We live at a time dominated by data. Never before has data been so readily available to policy makers. But with so much about, it’s the job of those at DWP and tPR to sort out what’s relevant and what’s not – to look at the real time information they have on auto-enrolment and make decisions on what people are – or aren’t doing.
Of course the Government doesn’t have an exclusive on what’s going on, infact many employers would rather keep their affairs to themselves and – should they use technology – use proprietary tools belonging to payroll software houses, middleware suppliers and insurers. My firm’s been collecting data since 2013 and has now a dataset of over 2500 employer decisions on pensions and more than 6000 decisions on contribution structures (taken after workforce assessments).
This represents around 2% of the market;-in a fractured market , it is a significant data set so we’ve been looking at what our data is telling us and we draw three conclusions which we reckon inform on the debate
There is an auto-enrolment review coming up next spring and here are three ideas that spring from our data. They seem logical and I hope they will be given proper consideration as we will be forwarding them to the DWP as part of its consultation
- There is virtually no diversity in the decision making of employers around AE contributions. Over 92% of employers using our workforce assessment tool are using the band to pay contributions against , are using phasing and are setting employer contributions to the minimum. We have seen a steady increase in this number suggesting it is the default setting. Frankly we would happily abandon the basic pay and gross pay formulations and work to the default and we’d suggest that the Government consider doing just this.
- Our data suggests that workforce assessments are being conducted exclusively on data drawn from payroll. We are seeing visually no manual adjustments to reflect personal service workers who may be eligible but are not being offered a contribution or access to a workplace pension. Whatever the Government’s intentions, the reality is that if a worker is not being paid via payroll, they are not being enrolled. The Government should consider the implications of this. If they wanted auto-enrolment to be the spur to dealing with their problem with contractors, it is not working. Either the Government is going to have to toughen the rules or abandon personal service workers because the current situation is not working.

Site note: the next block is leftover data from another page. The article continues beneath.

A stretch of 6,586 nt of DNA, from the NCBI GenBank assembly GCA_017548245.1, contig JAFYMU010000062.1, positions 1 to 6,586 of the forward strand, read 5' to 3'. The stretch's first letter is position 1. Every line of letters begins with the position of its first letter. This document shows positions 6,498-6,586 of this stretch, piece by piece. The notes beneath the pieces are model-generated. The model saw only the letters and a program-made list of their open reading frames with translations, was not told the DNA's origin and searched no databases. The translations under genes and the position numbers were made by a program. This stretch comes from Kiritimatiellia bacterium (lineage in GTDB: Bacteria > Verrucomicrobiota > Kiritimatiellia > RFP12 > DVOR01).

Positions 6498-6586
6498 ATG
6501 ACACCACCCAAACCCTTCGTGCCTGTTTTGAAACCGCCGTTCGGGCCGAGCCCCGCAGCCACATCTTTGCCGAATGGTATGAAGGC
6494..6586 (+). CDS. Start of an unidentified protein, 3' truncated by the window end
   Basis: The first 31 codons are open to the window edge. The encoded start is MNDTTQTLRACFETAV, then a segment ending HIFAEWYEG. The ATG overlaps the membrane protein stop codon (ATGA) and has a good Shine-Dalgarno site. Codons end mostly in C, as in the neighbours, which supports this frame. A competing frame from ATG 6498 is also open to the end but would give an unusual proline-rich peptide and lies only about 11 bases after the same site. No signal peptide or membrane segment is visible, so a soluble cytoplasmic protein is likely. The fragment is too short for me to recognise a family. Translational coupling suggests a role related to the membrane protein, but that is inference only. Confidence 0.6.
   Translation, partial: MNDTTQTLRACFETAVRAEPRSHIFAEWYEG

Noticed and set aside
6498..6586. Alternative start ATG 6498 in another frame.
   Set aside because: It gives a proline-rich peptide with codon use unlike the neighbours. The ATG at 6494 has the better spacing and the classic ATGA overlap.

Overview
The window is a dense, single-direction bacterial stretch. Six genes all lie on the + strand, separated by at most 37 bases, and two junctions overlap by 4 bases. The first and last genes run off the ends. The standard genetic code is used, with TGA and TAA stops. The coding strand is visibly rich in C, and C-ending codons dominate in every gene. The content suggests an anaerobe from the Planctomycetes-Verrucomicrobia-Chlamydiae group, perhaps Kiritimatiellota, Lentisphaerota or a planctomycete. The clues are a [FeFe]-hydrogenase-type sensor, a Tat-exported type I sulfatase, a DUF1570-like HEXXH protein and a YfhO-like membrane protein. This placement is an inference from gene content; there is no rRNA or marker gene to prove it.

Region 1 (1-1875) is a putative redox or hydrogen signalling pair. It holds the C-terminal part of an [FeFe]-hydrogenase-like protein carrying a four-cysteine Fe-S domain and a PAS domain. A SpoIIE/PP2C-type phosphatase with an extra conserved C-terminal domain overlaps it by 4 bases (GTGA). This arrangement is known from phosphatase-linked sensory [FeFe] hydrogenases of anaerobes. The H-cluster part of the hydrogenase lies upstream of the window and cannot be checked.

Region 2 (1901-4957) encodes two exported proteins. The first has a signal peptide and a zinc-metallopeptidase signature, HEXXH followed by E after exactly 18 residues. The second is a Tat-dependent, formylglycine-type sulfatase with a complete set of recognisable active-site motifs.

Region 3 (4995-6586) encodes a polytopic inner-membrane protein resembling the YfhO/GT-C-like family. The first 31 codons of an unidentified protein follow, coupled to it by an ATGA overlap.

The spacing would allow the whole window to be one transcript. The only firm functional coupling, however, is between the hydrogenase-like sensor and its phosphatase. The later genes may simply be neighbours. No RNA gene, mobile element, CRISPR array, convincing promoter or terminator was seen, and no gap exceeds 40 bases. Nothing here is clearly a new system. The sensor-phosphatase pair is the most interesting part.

- The use of our choose a pension service suggests that when offered an informed choice, a much lower proportion of employers choose NEST than when they are left to choose a pension without guidance. Our numbers suggest that NEST is right for a high proportion of employers (probably around 40% but that it is only being used around 20% of the time). That is not because NEST appears to be inappropriate but because a high number of employers – when choosing -find providers that are more appropriate. We would urge Government to encourage choice – both the ensure a proper audit trail to future-proof the decision and to ensure that the employer is engaged with the pension decision.
As has often been noted, the long-term success of auto-enrolment depends not so much on employer compliance but on the outcomes to members. Those outcomes depend above all else on employers and members wanting to contribute more to “Workie” than the bare minimum.
We hope that the Auto-Enrolment review next year will shift the focus from compliance to engagement. We are in the middle of what has been referred to as the capacity crunch. We are not buckling, indeed the compliance system is working well. But auto-enrolment has not won the hearts and minds of its participants (as “Super” has in Australia). It took several years for the Australians to accept compulsory pension savings, but now they have, they regard their pension pot as one of their key assets.
That’s what needs to happen here!